The International Coral Reef Initiative (ICRI) announced on October 3 that its member nations are set to raise $12bn to protect the world's imperiled coral reefs. This funding is aimed at combating a multitude of threats, including pollution and overfishing, that have taken a toll on these vital marine ecosystems. While this commitment is a significant step forward, experts emphasize that the challenges faced by coral reefs extend beyond financial support and require comprehensive climate action.
Coral reefs, often called the "rainforests of the sea," are home to a quarter of the planet's marine species and provide sustenance and livelihoods for over a billion people worldwide.
"The functional existence of these critical ecosystems is at stake due to the climate crisis and a myriad of other anthropogenic stressors. The window for protecting these ecosystems is closing rapidly," warned the ICRI.
The threats to coral reefs have been mounting over the years, driven by rising marine pollution, uncontrolled coastal development, and extensive fishing activities. However, the most significant threat they face is increasing sea temperatures, leading to a phenomenon known as coral bleaching. This process causes corals to expel the colorful algae within them, ultimately weakening and sometimes killing the coral colonies.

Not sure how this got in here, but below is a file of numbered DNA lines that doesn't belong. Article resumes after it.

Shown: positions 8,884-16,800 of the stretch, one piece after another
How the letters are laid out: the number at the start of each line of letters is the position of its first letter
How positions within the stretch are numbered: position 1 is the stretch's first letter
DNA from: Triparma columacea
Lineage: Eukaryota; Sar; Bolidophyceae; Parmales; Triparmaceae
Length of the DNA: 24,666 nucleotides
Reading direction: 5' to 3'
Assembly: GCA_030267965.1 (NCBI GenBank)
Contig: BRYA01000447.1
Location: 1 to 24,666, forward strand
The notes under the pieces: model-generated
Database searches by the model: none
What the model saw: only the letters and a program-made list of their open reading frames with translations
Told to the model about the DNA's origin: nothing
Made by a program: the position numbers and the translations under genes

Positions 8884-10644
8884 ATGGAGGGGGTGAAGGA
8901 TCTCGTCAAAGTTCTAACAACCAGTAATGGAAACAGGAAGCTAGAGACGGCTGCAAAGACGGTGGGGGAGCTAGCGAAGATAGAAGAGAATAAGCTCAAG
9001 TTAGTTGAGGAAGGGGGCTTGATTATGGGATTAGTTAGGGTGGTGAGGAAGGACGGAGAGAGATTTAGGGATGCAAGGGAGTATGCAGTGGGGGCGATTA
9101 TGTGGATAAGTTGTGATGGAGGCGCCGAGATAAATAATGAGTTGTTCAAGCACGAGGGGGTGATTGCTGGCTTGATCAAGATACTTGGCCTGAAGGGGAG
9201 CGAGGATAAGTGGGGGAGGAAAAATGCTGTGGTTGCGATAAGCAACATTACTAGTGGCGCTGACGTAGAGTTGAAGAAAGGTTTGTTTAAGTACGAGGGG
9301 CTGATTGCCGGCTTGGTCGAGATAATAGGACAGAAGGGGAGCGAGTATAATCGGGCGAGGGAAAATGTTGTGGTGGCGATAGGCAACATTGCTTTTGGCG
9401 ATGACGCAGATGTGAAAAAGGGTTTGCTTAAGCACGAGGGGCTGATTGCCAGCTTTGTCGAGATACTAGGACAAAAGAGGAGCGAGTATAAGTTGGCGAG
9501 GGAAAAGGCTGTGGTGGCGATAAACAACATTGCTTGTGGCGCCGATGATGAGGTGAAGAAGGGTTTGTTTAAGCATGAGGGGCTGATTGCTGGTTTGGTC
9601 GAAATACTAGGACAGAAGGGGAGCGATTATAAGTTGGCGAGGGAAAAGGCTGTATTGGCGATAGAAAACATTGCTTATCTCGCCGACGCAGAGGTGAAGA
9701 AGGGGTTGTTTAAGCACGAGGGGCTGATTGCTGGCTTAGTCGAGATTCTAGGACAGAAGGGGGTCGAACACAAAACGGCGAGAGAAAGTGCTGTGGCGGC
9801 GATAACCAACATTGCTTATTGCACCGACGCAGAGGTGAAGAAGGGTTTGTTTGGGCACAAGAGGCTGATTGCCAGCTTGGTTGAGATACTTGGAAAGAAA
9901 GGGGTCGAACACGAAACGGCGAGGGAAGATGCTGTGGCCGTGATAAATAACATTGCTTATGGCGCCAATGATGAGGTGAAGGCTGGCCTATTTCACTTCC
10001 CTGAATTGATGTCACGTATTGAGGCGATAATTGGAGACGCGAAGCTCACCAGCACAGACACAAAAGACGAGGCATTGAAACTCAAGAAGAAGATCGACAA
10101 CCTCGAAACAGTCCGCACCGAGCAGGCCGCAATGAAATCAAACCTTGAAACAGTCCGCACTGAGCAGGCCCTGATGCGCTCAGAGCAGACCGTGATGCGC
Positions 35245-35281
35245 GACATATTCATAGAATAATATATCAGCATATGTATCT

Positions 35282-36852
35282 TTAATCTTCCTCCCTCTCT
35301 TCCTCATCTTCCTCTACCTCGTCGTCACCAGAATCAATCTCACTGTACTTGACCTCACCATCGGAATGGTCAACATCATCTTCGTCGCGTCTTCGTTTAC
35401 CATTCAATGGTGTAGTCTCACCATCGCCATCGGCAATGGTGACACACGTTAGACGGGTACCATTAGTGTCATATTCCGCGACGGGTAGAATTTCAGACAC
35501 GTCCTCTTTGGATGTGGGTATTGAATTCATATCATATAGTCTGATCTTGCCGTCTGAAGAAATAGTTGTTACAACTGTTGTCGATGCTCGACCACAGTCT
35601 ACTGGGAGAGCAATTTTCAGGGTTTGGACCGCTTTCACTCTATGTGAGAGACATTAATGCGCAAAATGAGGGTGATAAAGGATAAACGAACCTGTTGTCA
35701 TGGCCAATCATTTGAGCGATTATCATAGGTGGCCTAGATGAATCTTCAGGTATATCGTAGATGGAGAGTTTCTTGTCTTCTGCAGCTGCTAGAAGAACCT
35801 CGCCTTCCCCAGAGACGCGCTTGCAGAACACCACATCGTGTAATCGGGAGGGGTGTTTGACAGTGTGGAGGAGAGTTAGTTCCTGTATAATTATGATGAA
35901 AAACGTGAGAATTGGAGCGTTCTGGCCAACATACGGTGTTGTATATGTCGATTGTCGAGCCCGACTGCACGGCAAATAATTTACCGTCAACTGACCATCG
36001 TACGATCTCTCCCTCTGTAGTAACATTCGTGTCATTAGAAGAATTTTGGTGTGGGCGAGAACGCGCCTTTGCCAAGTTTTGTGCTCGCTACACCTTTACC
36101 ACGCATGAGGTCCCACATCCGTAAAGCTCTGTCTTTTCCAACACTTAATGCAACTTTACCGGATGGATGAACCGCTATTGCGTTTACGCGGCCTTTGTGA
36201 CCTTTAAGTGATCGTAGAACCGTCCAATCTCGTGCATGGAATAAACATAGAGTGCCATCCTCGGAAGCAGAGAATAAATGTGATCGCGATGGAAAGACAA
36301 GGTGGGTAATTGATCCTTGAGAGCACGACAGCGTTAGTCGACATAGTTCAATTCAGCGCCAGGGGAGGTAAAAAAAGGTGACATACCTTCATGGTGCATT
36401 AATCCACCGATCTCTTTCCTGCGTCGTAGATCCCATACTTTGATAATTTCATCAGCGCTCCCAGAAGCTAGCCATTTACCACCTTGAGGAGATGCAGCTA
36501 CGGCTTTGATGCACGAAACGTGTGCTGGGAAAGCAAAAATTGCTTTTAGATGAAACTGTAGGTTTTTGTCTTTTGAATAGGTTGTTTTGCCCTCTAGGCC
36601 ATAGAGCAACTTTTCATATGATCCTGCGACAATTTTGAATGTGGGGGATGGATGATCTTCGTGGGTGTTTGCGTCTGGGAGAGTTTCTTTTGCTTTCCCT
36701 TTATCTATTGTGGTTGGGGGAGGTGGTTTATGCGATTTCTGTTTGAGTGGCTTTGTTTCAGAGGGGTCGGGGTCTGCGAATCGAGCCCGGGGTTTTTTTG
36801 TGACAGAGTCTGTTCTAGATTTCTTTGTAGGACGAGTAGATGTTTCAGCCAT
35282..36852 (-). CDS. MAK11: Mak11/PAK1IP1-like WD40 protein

Marian Wong, a senior lecturer at the School of Earth, Atmospheric and Life Sciences at Australia's University of Wollongong, expressed the urgency of addressing rising temperatures.
"Threats are very grave, especially as we head into another El Niño. We are expecting coral bleaching on a mass scale to occur again, probably February to March unless we are very lucky," she noted, referring to the cyclical ocean warming event.
ICRI has set ambitious goals for the coming decade, aiming to "secure the future" of 125,000 square kilometers of shallow-water tropical coral reefs and double the areas under effective protection. The organization also pledges to "accelerate" the restoration of damaged reefs using innovative solutions.
However, David Booth, a marine ecologist at the University of Technology Sydney, cautioned against placing all hopes on restoration efforts. He explained that scaling up coral restoration would be "unfathomably expensive."
ICRI was established in 1994 by a group of countries including Australia, France, Japan, Jamaica, the Philippines, Sweden, Britain, and the United States. Since then, its membership has grown to encompass 45 countries, representing three-quarters of the world's coral reefs.
Terry Hughes, a coral expert at Australia's James Cook University, called on ICRI countries to prioritize reducing greenhouse gas emissions. He noted that some countries, ironically including Australia and Saudi Arabia, advocate for coral restoration as a solution, potentially allowing fossil fuel industries to continue polluting the atmosphere for their profit.
While the $12bn commitment is a positive step towards protecting coral reefs, experts agree that a comprehensive approach addressing climate change remains imperative to secure the long-term health of these fragile ecosystems.